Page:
'Polypill' No Heart Risk Magic Bullet for Now

For example, the pill contains just 20 milligrams of simvastatin, the active ingredient in the widely-used pill Zocor. By comparison, Zocor tablets can contain as little as 5 milligrams or as much as 80 milligrams of simvastatin.

And Dr. Domenic Sica, head of the section of clinical pharmacology and hypertension at the Medical College of Virginia in Richmond, agreed that there could be problems with this nontailored, combination approach.

"The most important issue is: Who would be the target population for this therapy, in that patients with more substantive elevations in LDL-cholesterol and blood pressure would require more aggressive therapy than what might be available from the components of the preparation?" Sica said.

Teo, however, noted that in the future, polypills could be tailored for different patient groups, offering a more individualized type of treatment.

"I don't think that there is going to be just one polypill," he said. "I could imagine that a polypill for someone who has had a heart attack could be different. In a way, you could have tailored polypills for groups of people with different conditions."

Still, Bonow said, much more research is needed. The study only measured two indicators of heart health -- low blood cholesterol, and low blood pressure. And these factors were measured only over the course of 12 weeks. The design of the study, therefore, did not track the number of people who were either saved by the pill or died from heart-related causes.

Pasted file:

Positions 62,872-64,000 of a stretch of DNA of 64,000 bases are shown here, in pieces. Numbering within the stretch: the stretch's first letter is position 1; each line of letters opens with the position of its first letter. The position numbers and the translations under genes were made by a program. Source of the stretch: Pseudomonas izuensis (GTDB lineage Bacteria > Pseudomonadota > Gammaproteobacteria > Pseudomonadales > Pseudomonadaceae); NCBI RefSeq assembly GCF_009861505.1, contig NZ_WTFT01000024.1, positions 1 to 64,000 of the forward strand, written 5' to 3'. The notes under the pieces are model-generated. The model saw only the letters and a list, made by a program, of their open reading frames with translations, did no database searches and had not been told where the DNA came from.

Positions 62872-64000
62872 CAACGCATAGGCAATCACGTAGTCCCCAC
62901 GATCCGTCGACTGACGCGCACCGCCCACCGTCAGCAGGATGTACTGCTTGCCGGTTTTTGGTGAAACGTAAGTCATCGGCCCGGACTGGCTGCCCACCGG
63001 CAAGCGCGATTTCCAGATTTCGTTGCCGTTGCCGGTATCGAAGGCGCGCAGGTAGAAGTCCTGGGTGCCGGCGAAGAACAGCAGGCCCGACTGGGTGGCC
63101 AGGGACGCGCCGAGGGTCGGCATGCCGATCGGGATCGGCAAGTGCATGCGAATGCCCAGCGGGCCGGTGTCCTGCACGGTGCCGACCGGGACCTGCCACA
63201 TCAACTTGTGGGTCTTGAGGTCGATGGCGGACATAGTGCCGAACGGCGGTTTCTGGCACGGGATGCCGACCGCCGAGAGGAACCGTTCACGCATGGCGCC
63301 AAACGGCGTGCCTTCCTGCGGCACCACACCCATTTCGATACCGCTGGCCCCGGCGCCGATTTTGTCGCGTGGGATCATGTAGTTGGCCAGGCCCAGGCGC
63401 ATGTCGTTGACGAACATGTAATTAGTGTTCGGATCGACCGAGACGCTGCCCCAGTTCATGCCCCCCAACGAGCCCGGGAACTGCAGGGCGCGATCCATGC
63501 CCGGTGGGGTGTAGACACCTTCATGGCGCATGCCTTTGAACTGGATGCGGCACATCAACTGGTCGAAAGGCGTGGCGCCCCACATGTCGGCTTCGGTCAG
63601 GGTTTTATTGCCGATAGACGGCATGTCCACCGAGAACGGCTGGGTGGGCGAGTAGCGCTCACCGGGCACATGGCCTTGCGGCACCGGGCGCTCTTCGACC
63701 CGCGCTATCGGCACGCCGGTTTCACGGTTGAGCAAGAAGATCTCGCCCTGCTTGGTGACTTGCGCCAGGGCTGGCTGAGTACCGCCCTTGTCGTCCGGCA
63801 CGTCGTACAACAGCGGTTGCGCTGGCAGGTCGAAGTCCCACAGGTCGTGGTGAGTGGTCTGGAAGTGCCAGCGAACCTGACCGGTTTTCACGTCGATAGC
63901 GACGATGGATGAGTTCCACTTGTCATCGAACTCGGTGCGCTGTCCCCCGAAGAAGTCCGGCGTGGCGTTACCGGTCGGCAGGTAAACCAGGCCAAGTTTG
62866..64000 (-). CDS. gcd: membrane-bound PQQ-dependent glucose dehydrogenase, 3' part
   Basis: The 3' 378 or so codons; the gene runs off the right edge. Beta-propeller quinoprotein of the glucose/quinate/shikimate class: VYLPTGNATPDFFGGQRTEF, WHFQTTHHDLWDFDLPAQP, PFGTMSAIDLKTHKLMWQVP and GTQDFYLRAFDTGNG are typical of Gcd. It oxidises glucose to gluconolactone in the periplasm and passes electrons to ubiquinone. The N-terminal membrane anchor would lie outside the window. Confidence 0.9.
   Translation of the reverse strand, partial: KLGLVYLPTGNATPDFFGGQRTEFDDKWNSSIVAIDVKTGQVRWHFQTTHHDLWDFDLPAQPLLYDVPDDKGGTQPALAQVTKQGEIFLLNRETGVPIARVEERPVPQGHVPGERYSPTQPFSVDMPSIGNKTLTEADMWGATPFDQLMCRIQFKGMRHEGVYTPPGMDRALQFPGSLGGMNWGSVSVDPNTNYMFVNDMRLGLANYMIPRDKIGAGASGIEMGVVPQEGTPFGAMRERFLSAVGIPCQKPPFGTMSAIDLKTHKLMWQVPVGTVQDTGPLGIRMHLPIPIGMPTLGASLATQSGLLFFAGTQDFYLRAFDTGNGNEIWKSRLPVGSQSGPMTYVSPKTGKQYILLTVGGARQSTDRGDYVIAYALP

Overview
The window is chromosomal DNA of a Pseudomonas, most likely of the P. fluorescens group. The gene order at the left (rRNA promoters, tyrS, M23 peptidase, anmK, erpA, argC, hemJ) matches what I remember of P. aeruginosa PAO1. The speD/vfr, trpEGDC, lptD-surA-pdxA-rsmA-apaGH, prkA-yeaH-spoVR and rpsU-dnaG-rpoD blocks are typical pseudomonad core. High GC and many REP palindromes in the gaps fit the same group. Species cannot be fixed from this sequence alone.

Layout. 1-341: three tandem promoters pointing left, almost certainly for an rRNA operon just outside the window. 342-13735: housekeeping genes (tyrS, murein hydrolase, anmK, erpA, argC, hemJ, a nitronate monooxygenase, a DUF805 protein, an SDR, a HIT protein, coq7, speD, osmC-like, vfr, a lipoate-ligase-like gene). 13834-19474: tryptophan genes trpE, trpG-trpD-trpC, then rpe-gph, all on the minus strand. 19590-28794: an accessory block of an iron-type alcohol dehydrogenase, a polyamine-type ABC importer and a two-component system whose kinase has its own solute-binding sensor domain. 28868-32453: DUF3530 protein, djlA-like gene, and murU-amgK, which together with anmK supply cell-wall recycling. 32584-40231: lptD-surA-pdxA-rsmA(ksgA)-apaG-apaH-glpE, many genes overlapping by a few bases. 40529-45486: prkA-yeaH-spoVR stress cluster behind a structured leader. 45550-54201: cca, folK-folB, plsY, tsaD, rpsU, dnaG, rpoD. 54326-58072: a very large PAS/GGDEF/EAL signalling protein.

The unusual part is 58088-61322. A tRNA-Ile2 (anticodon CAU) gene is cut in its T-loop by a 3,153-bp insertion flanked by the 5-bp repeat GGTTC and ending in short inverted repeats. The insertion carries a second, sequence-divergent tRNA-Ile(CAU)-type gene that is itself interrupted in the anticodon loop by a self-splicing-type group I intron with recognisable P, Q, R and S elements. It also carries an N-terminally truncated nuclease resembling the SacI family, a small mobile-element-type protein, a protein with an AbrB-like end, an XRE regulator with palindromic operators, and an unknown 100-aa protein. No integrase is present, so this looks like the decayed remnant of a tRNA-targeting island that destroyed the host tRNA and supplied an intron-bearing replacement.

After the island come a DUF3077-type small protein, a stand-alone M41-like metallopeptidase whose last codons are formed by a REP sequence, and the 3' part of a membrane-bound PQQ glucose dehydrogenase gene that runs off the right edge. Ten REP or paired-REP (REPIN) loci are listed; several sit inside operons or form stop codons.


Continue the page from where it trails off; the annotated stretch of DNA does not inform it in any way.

"People may begin emphasizing this pill, but that is not what we need to do," Bonow said. "There's no magic bullet."

And even though no significant side effects were reported in this most recent study, Sica added that with five drugs comes five sets of possible side effects and drug interactions.

"In reality, the only way that the polypill works is if there are no side effects to all five components," he said. "I do not see this as likely."

Best 'Polypill' May Be Healthy Lifestyle

Still, Bonow said that further research may indeed uncover a strategy for treating at least a segment of U.S. heart patients. Specifically, he said that in patients who have already had a heart attack -- a group known for not taking their medications -- taking a single pill daily could be a much easier proposal that taking a number of pills.

But for everyone else, he said, the best solution may not reside in their medicine cabinets.

"We already have a 'polypill,' and it's called exercise," he said. "Exercise does everything that the 'polypill' supposedly does."

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